The prowler is a versatile fitness tool that can be used to train your whole body in every plane of motion, says Liz Lowe, C.S.C.S., head program designer at Scorch Fitness, a high-intensity interval training gym in Sarasota, Florida. Adding prowler exercises to your routine is an effective way to build total-body strength, power, and muscle, as well as improve your conditioning and help with fat loss.
For a primer on prowlers, read: What Is a Prowler and How Do You Work Out With It?
It's great for beginners and advanced athletes alike as it's easy to progress as you grow. Simply add more weight, move at a faster pace, cover a more ground, or go for a greater length of time.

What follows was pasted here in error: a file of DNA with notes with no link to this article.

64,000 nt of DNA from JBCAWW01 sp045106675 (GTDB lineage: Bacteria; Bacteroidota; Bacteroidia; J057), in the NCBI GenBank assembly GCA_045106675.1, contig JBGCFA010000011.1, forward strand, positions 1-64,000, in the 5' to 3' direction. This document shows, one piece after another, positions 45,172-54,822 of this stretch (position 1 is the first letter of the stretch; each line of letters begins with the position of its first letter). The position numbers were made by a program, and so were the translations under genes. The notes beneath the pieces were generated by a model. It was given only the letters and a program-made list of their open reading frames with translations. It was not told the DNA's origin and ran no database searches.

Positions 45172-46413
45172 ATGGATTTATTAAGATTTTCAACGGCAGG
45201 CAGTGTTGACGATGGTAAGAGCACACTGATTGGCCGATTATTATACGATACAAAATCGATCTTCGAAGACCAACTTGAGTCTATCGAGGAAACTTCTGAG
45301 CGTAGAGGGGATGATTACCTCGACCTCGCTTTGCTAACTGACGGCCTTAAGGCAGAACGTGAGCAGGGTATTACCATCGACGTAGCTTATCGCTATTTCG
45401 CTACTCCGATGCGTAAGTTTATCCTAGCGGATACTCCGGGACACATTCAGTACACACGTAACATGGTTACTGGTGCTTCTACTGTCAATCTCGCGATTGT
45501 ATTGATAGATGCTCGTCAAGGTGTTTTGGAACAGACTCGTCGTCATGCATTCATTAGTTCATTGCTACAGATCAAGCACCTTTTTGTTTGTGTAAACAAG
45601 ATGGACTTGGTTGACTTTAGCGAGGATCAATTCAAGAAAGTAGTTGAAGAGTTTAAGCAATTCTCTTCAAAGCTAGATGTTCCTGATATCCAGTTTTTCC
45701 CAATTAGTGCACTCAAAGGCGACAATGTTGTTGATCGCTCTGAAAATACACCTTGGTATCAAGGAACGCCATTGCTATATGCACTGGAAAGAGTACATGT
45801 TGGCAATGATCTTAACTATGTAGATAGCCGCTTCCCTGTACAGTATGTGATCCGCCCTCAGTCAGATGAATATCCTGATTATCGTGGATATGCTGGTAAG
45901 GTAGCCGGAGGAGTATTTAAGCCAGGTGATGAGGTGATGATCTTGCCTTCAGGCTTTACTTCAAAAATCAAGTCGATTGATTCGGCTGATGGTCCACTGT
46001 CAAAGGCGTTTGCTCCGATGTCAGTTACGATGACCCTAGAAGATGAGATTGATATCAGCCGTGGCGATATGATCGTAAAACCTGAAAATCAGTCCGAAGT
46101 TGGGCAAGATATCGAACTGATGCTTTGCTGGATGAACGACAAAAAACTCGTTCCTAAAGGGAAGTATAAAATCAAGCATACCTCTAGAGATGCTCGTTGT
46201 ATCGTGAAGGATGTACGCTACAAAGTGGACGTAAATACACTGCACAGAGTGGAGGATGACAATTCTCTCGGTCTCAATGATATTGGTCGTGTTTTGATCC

Before we delve into the exercises, take a look at proper form.
When you're pushing the prowler, use a firm grip. You can hold higher up or slightly lower so your body is more horizontal if you're working with heavier weight. Stagger your feet so they're the same width as your typical running stance. When you start moving, make sure you drive through your forefoot and all your toes keep in contact with the ground to provide more stability and power. Maintain a neutral spine, and stack your body so your head, shoulders, torso, and pelvis are aligned. Keep your core engaged the entire time to stimulate the right muscles and take stress off your joints.
Prescription: "Start by adding two 45lb plates and go up or down from there depending on the difficulty," Lowe says. "You can use these moves as finishing exercises 3-4 days per week so you have a chance to get optimal recovery."